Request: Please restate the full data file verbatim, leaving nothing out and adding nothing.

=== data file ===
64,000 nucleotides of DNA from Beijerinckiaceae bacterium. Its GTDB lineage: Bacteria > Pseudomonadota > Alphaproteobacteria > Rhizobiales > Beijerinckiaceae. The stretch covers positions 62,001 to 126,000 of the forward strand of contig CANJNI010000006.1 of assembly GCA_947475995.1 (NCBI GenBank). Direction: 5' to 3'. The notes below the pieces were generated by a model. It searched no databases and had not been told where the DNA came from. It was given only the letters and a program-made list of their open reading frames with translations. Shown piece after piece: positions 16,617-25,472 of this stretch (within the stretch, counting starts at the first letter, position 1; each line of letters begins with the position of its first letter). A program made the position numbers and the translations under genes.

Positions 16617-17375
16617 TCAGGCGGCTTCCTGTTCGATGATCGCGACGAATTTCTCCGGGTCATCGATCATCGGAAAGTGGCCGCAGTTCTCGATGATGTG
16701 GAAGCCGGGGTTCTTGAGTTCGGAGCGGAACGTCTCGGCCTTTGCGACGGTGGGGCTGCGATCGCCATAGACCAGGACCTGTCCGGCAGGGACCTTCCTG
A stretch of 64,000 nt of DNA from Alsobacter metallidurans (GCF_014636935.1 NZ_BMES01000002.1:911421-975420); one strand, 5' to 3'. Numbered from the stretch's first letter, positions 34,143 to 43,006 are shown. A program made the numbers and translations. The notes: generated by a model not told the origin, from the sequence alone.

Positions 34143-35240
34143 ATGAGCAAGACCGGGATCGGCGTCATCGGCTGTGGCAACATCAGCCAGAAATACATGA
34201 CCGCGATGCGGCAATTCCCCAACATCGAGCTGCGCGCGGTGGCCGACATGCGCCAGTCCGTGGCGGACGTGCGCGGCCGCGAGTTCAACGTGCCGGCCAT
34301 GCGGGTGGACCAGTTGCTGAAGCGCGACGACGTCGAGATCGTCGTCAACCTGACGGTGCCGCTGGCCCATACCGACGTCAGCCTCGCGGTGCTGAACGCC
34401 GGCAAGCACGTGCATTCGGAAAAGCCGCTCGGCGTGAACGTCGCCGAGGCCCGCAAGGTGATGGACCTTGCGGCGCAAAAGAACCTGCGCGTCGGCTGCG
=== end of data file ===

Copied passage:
64,000 nucleotides of DNA from Beijerinckiaceae bacterium. Its GTDB lineage: Bacteria > Pseudomonadota > Alphaproteobacteria > Rhizobiales > Beijerinckiaceae. The stretch covers positions 62,001 to 126,000 of the forward strand of contig CANJNI010000006.1 of assembly GCA_947475995.1 (NCBI GenBank). Direction: 5' to 3'. The notes below the pieces were generated by a model. It searched no databases and had not been told where the DNA came from. It was given only the letters and a program-made list of their open reading frames with translations. Shown piece after piece: positions 16,617-25,472 of this stretch (within the stretch, counting starts at the first letter, position 1; each line of letters begins with the position of its first letter). A program made the position numbers and the translations under genes.

Positions 16617-17375
16617 TCAGGCGGCTTCCTGTTCGATGATCGCGACGAATTTCTCCGGGTCATCGATCATCGGAAAGTGGCCGCAGTTCTCGATGATGTG
16701 GAAGCCGGGGTTCTTGAGTTCGGAGCGGAACGTCTCGGCCTTTGCGACGGTGGGGCTGCGATCGCCATAGACCAGGACCTGTCCGGCAGGGACCTTCCTG
A stretch of 64,000 nt of DNA from Alsobacter metallidurans (GCF_014636935.1 NZ_BMES01000002.1:911421-975420); one strand, 5' to 3'. Numbered from the stretch's first letter, positions 34,143 to 43,006 are shown. A program made the numbers and translations. The notes: generated by a model not told the origin, from the sequence alone.

Positions 34143-35240
34143 ATGAGCAAGACCGGGATCGGCGTCATCGGCTGTGGCAACATCAGCCAGAAATACATGA
34201 CCGCGATGCGGCAATTCCCCAACATCGAGCTGCGCGCGGTGGCCGACATGCGCCAGTCCGTGGCGGACGTGCGCGGCCGCGAGTTCAACGTGCCGGCCAT
34301 GCGGGTGGACCAGTTGCTGAAGCGCGACGACGTCGAGATCGTCGTCAACCTGACGGTGCCGCTGGCCCATACCGACGTCAGCCTCGCGGTGCTGAACGCC
34401 GGCAAGCACGTGCATTCGGAAAAGCCGCTCGGCGTGAACGTCGCCGAGGCCCGCAAGGTGATGGACCTTGCGGCGCAAAAGAACCTGCGCGTCGGCTGCG